18 January 2021
In Eastern Ghana lies the Atewa Range Forest Reserve, internationally recognised as one of the most important natural resources to protect in Africa for its biodiversity – its range of plants and animals that keep the ecosystem thriving. But for decades the range has been facing degradation caused by timber harvesting, hunting, and encroaching farms and gold mines.
This degradation would be made worse by plans to mine bauxite within the Atewa forest. In 2018, the Government of Ghana signed a deal with China that involves hydropower company Sinohydro to build infrastructure across Ghana through a loan to be repaid with receipts from Ghana’s refined bauxite. Atewa Range is earmarked as one of the bauxite sources. Bauxite mining in the forest would threaten its biodiversity, and endanger the rights of communities who depend on the forest for food, livelihoods and clean water.
Atewa Forest is a key ecosystem in West Africa. It is classified as a Globally Significant Biodiversity Area – sites that we know contribute significantly to global biodiversity - and as a protected forest reserve, which means all mining activities are supposed to be excluded.
The forest contains enormous plant diversity, with at least 1100 species. It is home to some 100 threatened or endangered species, including the White-collared Mangabey, a primate recently found in Atewa just this year and one that is close to extinction in the wild. It also houses over 570 species of butterfly – the highest number in West Africa. All of these species are crucial to maintaining the health of the ecosystem that impacts climate far beyond its boundaries. Healthy forests act as carbon sinks – collectively the third largest carbon sink on the planet – meaning they absorb carbon from our atmosphere, therefore vital to mitigating global climate change.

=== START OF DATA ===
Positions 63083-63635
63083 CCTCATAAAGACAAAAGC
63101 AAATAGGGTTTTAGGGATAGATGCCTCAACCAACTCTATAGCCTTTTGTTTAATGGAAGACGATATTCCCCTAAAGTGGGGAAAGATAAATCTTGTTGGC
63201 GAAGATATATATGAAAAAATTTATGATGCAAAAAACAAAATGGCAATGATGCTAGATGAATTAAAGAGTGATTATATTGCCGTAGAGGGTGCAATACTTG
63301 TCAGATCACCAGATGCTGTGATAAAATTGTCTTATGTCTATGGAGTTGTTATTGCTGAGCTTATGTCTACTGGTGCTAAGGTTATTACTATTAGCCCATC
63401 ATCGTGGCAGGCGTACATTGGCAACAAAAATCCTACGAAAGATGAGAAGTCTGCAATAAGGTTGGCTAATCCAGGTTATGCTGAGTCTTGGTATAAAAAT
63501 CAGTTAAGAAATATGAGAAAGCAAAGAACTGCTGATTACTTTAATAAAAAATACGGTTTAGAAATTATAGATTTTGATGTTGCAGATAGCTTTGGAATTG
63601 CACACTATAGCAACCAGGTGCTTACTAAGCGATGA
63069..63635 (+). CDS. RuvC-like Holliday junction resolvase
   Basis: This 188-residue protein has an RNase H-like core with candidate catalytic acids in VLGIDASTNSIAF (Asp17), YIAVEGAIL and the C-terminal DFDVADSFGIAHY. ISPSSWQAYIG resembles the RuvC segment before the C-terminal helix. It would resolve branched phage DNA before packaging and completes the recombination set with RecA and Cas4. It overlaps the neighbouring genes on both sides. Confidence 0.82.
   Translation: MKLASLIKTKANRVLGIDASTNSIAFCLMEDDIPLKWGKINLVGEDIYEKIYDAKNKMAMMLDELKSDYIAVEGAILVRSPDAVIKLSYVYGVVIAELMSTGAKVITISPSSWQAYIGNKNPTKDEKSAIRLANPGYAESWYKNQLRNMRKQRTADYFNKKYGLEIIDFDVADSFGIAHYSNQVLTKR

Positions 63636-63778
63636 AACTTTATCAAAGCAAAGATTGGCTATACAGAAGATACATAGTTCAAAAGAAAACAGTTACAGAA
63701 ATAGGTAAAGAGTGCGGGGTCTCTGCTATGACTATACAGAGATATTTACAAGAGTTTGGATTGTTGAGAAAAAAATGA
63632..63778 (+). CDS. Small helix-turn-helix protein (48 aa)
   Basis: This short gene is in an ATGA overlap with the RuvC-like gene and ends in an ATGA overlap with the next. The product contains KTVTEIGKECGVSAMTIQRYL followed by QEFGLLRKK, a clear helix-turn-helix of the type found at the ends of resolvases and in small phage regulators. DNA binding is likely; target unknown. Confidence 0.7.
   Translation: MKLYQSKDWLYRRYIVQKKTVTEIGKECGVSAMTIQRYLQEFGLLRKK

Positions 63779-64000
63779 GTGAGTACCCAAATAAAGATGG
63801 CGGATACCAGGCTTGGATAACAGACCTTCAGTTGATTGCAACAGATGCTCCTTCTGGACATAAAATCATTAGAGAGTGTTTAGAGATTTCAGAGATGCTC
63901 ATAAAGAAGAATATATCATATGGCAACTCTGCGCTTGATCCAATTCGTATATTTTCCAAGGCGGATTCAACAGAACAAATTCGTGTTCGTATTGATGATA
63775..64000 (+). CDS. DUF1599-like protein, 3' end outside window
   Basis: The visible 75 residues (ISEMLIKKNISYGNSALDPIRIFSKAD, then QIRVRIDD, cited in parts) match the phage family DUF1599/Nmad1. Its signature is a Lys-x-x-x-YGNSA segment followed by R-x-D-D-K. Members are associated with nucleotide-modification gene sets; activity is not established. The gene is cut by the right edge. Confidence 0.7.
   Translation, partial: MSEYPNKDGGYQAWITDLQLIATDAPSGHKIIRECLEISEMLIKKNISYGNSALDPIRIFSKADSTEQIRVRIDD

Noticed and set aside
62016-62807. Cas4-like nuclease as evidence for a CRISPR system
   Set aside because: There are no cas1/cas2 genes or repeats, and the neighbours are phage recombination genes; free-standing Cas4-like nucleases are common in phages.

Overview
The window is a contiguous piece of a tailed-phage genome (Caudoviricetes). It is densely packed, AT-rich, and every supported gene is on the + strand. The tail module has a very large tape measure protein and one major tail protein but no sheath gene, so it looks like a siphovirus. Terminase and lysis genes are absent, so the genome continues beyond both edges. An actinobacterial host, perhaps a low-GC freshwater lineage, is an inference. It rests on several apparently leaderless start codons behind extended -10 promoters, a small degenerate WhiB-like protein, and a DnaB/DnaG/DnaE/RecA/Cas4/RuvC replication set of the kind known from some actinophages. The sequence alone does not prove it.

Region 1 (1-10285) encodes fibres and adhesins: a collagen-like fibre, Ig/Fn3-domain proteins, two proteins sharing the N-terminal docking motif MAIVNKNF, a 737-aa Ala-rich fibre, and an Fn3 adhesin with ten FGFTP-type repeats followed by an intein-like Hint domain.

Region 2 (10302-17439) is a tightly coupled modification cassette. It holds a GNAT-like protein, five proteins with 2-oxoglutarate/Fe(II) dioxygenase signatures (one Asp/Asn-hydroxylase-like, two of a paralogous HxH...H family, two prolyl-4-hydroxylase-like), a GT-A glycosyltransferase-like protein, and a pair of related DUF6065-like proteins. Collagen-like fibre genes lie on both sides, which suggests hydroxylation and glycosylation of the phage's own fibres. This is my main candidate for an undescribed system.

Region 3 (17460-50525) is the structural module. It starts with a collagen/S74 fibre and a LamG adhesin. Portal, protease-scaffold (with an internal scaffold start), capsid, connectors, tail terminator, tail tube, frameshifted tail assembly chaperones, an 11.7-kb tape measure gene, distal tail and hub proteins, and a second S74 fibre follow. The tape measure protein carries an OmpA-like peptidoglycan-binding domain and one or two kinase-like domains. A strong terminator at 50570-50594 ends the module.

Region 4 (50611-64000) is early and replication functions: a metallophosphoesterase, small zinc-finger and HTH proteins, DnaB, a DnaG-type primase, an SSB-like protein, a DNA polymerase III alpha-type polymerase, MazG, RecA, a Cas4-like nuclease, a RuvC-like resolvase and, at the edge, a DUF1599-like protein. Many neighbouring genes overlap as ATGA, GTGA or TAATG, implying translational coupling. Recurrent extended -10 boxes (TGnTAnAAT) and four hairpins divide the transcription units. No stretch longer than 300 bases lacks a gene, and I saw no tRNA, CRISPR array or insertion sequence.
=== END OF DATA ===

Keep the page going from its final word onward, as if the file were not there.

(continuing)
The three river systems that run through the range also provide clean drinking water for five million Ghanaians, and play a key role in sustaining local industries and agriculture. Atewa Range has been traditionally managed for water production, nature conservation and recreation.
Despite the importance Atewa Range plays in maintaining a strong ecosystem and surrounding climate, the Ghanaian government has shown it intends to allow mining in the area, with flagrant disregard for its protected status.
After the deal with China was signed, the Government of Ghana started clearing roads in Atewa to undertake exploratory drilling for bauxite.
In response to the deal, local people launched a civil action in July 2020, led by national environmental organisation A Rocha Ghana, stating that plans to exploit Atewa range for bauxite violate their right to have the environment protected for future generations. We’ll be working closely with A Rocha Ghana to support the action and the global campaign to protect Ghana’s most precious natural resource. The trial is likely to go ahead this year.
Joanna Pickering, a ClientEarth lawyer who is supporting the action, said:
“The rights to life and dignity are enshrined in the Constitution of Ghana – to protect the human rights of Ghanaians, the Atewa range must be protected from mining.
A healthy environment is key to the protection of human rights.”